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Ask Jean Thursday: What to Keep, What to Toss

istock_000006875649xsmallWhere may I find information about how long to keep financial and personal documents/records?

-Yolanda, Davie, Florida

Over the past few months we’ve received more than a few emails asking about what to keep and what to toss when it comes to financial documents. Luckily, I have a set of guidelines you can follow to avoid the piles of paper that seem to appear out of nowhere in even the most organized of homes:

Things you can get rid of right now:

Things you can get rid of in a month (or when you’ve reconciled your bill or bank statement):

Things to toss after one year (or when your end-of-year consolidated statements come in and your taxes have been filed):

Things to toss after seven years (or when you know you won’t need them any longer for taxes):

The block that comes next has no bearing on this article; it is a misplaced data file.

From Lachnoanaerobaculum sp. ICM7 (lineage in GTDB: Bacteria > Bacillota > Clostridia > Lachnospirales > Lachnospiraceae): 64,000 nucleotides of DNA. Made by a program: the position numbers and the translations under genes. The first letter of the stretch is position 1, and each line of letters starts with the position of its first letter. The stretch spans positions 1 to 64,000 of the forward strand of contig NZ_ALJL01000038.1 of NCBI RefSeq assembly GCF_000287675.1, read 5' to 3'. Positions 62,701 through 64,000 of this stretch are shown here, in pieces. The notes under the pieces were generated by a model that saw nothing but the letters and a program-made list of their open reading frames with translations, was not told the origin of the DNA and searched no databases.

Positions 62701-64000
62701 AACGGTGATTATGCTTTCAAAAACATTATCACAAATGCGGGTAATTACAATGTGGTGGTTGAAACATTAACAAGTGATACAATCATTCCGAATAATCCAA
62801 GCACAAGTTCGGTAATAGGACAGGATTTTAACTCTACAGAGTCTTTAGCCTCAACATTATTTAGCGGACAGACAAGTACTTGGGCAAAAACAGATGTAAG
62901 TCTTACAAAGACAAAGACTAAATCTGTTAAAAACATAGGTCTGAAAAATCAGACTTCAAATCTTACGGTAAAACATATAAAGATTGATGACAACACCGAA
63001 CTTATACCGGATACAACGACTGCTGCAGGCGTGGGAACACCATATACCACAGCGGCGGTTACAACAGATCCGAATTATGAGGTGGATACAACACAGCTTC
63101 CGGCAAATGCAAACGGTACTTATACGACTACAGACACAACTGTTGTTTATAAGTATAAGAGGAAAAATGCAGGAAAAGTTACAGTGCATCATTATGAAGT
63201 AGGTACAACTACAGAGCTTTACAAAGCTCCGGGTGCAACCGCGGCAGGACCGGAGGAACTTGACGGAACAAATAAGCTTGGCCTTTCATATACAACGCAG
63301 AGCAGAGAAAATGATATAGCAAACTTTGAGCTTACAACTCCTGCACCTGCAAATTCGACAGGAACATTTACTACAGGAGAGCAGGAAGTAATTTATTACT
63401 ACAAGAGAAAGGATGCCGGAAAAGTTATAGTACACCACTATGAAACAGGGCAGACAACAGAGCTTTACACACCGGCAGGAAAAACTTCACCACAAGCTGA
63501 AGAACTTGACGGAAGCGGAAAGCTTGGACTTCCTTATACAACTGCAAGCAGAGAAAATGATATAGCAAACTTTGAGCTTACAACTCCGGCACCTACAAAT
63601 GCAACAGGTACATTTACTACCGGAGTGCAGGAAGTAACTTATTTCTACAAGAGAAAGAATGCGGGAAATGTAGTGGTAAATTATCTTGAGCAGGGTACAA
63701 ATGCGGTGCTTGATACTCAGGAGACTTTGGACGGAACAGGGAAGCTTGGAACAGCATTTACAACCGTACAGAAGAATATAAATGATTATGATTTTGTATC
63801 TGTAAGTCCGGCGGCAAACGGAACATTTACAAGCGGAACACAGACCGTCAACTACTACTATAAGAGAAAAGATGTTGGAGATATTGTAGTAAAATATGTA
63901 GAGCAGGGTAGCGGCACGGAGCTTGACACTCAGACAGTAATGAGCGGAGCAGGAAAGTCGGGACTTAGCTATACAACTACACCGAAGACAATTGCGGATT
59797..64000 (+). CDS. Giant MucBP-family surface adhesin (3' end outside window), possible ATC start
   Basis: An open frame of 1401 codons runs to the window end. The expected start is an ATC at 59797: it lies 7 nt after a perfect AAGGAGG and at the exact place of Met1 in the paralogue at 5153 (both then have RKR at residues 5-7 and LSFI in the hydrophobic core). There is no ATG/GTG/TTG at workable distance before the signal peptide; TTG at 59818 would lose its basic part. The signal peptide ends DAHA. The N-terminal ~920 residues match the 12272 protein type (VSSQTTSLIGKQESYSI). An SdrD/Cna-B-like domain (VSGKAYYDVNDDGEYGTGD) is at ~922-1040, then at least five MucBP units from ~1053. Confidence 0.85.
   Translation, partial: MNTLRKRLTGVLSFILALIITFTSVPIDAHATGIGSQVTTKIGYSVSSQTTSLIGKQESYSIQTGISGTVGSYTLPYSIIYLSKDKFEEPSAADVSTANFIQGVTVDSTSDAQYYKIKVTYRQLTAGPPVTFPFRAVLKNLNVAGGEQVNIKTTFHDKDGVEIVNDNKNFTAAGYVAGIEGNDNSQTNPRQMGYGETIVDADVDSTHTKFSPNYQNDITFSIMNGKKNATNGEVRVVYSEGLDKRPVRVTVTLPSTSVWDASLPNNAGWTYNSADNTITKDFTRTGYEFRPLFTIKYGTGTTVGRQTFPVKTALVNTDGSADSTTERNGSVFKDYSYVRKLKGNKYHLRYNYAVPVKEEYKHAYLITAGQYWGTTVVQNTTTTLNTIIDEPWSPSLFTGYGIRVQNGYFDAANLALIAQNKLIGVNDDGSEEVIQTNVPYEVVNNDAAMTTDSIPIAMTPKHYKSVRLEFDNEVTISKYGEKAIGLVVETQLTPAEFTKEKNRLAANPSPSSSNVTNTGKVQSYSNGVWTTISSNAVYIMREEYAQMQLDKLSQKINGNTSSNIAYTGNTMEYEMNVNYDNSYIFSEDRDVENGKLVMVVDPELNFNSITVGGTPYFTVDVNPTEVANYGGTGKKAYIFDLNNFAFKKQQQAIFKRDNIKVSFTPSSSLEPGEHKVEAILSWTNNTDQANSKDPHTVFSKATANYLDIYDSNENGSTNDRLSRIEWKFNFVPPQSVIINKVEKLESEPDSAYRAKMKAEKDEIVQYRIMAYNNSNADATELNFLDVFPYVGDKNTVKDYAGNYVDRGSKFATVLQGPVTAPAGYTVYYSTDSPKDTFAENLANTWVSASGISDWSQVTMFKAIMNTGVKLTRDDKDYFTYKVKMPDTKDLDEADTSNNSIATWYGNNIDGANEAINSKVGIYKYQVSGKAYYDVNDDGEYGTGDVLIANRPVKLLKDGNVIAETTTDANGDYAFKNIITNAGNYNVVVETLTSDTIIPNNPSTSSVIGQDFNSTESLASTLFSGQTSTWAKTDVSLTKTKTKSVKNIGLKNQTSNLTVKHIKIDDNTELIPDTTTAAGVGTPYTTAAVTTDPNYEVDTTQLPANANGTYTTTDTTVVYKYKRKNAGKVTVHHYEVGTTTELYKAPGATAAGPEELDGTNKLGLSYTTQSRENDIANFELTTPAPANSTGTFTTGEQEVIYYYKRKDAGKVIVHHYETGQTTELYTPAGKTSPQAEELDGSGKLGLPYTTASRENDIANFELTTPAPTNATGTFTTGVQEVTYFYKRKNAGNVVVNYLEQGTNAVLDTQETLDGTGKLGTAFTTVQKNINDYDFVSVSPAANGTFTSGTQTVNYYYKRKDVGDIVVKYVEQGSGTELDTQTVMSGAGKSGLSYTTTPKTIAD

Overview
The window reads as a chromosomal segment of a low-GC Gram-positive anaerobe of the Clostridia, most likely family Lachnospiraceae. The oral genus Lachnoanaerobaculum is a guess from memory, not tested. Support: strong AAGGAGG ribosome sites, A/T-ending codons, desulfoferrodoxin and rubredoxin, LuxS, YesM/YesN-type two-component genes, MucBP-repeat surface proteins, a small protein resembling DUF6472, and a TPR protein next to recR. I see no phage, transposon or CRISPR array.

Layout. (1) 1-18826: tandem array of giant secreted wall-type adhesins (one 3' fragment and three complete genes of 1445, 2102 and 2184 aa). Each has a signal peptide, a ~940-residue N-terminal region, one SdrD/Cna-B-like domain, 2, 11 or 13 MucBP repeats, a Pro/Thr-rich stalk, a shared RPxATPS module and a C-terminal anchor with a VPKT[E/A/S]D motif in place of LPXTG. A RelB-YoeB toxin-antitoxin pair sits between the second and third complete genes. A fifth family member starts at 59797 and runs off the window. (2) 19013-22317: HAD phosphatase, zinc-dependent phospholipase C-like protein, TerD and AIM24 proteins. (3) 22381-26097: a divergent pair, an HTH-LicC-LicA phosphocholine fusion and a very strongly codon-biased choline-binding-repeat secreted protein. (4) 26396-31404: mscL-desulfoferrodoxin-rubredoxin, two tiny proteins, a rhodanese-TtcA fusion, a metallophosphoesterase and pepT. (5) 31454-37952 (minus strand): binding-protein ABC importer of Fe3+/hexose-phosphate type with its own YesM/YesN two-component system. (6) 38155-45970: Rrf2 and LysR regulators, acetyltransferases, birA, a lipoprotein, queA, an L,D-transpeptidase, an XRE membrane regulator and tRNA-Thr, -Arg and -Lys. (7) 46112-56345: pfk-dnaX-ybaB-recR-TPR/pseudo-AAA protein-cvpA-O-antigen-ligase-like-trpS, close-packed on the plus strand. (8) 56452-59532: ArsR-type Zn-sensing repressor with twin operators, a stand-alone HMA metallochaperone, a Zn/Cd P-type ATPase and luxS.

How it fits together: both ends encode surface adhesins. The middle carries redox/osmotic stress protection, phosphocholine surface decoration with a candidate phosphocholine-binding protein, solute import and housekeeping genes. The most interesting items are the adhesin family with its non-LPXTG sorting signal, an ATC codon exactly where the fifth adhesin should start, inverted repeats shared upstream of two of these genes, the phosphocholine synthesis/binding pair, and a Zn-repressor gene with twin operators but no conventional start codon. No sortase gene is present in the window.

Things to keep as long as you own the asset:

Things to keep forever (in a safe or safe-deposit box, with a second copy in another safe, off-location premises):

I’m sure you have some questions. Are these things you’re tossing safe to go out with the trash? How do I organize the documents I’m saving?

When it comes to throwing out documents that might have your personal information on them, I recommend using a shredder. Crosscut shredders aren’t too expensive (about $100-$150) and will make it impossible for identity thieves to steal your information.

To keep organization simple, I use a system I call “Bills in a Box.” Essentially, “Bills in a Box” is a portable file folder box, filled with hanging file folders labeled with each of the following categories:

Within each hanging folder are manila folders for each subcategory. For example, in the “Auto” category, you might find separate folders for “Auto Insurance,” and “Lease Payments.” Once you’ve paid your taxes and taken care of all bills for the current year, simply put these files in storage and replace them for files for 2010.

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